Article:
• Using the drug despite wanting to quit
  • Giving up responsibilities in order to take the drug
  • Cravings when not using
  • Combing with other substances in order to boost a high
  • Feeling withdrawal symptoms when use stops abruptly

The withdrawal symptoms felt when Lunesta abuse ceases suddenly can be extremely uncomfortable, both physically and psychologically, causing many to be unable to stop taking the drug without tapering off.

Lunesta withdrawal symptoms

The severity of Lunesta withdrawal symptoms varies from person to person depending on several factors:

  • Length of time spent abusing Lunesta
  • The dose the drug was taken in
  • If they have tapered use or stopped “cold turkey”
  • If the drug was abused with other substances
  • If there is a history of mental illness or co-occurring disorder

Common symptoms of Lunesta withdrawal include:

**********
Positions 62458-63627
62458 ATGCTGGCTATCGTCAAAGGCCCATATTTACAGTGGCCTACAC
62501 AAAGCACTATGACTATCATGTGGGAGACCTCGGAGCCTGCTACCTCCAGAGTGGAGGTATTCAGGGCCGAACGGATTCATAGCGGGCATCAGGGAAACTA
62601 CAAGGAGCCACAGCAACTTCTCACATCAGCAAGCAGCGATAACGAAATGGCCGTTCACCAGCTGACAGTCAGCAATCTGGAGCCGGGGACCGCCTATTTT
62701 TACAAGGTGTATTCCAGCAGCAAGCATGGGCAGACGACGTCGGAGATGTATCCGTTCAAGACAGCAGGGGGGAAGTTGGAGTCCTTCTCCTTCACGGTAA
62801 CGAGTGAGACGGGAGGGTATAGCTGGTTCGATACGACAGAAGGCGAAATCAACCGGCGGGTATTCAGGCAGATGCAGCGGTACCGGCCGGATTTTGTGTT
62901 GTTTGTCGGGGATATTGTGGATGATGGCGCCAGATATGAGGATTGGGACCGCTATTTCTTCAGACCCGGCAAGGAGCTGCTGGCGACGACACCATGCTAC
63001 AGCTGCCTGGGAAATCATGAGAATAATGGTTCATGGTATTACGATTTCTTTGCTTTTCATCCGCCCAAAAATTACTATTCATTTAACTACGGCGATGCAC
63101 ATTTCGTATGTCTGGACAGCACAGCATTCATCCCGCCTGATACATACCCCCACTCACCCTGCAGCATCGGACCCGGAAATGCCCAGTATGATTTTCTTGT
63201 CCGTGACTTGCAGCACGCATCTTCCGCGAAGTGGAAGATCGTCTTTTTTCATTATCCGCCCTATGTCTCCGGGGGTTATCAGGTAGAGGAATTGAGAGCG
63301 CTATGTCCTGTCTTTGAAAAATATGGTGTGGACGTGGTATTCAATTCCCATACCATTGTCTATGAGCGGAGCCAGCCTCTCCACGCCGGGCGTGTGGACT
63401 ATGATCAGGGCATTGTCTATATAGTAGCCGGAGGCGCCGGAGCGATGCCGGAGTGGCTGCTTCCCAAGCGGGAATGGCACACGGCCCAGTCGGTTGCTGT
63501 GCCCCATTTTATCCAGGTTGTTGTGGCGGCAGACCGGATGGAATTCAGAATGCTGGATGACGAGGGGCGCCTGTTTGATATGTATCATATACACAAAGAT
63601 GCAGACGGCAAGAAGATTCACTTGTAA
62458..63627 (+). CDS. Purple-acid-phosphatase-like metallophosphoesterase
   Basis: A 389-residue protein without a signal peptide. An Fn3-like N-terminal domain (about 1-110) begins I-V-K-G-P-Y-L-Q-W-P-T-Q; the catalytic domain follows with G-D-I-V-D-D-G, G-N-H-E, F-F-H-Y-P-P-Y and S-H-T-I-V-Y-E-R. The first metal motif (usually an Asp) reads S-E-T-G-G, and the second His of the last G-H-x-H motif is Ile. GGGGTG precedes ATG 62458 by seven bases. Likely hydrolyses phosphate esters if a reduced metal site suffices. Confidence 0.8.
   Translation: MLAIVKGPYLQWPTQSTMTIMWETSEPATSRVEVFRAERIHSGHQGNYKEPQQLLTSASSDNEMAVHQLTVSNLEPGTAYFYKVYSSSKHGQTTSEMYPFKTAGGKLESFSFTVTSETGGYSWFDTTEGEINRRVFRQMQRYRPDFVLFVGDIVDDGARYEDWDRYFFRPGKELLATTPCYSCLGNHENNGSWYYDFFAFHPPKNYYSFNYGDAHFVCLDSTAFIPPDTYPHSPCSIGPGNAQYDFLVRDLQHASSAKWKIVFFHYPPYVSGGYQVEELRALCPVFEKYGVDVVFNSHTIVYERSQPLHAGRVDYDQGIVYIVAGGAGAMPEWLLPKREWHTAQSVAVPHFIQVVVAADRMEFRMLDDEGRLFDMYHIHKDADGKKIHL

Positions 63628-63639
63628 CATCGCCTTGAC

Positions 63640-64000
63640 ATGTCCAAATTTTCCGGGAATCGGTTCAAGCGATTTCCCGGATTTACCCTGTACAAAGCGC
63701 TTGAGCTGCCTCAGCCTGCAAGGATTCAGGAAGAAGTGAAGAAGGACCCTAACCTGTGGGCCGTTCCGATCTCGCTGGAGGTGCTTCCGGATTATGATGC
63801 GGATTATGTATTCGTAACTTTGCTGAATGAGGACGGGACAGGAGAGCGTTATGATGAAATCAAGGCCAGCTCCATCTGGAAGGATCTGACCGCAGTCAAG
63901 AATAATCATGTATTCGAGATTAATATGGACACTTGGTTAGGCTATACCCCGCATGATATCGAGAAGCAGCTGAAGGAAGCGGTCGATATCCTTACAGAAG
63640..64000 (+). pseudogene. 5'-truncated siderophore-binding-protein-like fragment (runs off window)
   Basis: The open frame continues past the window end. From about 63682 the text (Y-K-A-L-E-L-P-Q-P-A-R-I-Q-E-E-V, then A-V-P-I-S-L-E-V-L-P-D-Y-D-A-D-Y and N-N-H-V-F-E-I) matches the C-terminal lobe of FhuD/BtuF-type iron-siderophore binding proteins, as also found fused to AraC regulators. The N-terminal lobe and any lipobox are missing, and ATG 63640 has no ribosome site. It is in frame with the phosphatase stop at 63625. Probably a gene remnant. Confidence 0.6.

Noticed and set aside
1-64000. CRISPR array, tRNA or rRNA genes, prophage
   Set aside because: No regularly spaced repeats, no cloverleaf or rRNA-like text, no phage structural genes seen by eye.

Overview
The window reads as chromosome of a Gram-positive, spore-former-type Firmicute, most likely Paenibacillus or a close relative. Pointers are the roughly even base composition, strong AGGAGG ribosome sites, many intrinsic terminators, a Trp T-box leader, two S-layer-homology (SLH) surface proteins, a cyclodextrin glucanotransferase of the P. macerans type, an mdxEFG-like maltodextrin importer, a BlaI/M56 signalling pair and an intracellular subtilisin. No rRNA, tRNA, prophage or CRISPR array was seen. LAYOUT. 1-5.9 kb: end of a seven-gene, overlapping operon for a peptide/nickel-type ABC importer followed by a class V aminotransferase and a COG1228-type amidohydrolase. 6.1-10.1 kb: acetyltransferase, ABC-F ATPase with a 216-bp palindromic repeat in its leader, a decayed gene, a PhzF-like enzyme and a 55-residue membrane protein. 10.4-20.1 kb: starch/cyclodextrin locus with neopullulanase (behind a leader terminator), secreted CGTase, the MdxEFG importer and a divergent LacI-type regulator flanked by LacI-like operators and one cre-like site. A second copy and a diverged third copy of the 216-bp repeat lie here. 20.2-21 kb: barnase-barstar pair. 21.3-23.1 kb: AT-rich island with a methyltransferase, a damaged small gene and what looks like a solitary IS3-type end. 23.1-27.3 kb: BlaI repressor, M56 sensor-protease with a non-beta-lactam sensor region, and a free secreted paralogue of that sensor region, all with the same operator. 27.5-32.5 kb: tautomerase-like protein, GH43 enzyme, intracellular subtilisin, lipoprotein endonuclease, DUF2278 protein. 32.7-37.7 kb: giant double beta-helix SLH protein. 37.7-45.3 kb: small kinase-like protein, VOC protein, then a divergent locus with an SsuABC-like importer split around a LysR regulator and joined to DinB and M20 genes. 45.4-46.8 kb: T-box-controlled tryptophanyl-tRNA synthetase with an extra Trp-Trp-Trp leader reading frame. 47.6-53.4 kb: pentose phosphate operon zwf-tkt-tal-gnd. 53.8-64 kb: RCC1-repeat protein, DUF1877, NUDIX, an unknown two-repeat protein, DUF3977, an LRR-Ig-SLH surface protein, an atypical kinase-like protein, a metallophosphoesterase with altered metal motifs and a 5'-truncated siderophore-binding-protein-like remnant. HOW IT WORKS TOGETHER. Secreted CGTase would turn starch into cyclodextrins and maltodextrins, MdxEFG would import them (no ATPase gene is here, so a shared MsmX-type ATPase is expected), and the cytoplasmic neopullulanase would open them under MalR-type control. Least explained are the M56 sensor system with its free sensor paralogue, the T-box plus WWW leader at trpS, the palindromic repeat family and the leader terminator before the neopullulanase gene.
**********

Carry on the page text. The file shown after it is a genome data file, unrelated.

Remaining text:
• Nausea/vomiting
  • irritability/mood swings
  • Anxiety
  • Tremors
  • Stomach cramps
  • Fatigue
  • Rebound symptoms (rebound insomnia) 

Rebound symptoms from Lunesta are often intense versions of the medical issue that the drug was originally prescribed for. This is usually an increased state of insomnia, which can lead to anxiety and panic attacks as well as drowsiness and fatigue. In rare cases, it has also been reported that seizures may occur if Lunesta abuse stops suddenly. 

In order to ensure withdrawal symptoms from Lunesta are handled safely and in a comfortable environment, it is recommended that people with a Lunesta addiction taper off the drug in a medically supervised detox.

Lunesta detox

Quitting Lunesta cold turkey, especially after long periods of abuse, can cause severe withdrawal symptoms that can cause many to be unable to stop using. For those suffering from Lunesta addiction, it is recommended that they seek professional advice from a doctor or addiction specialist before attempting to quit.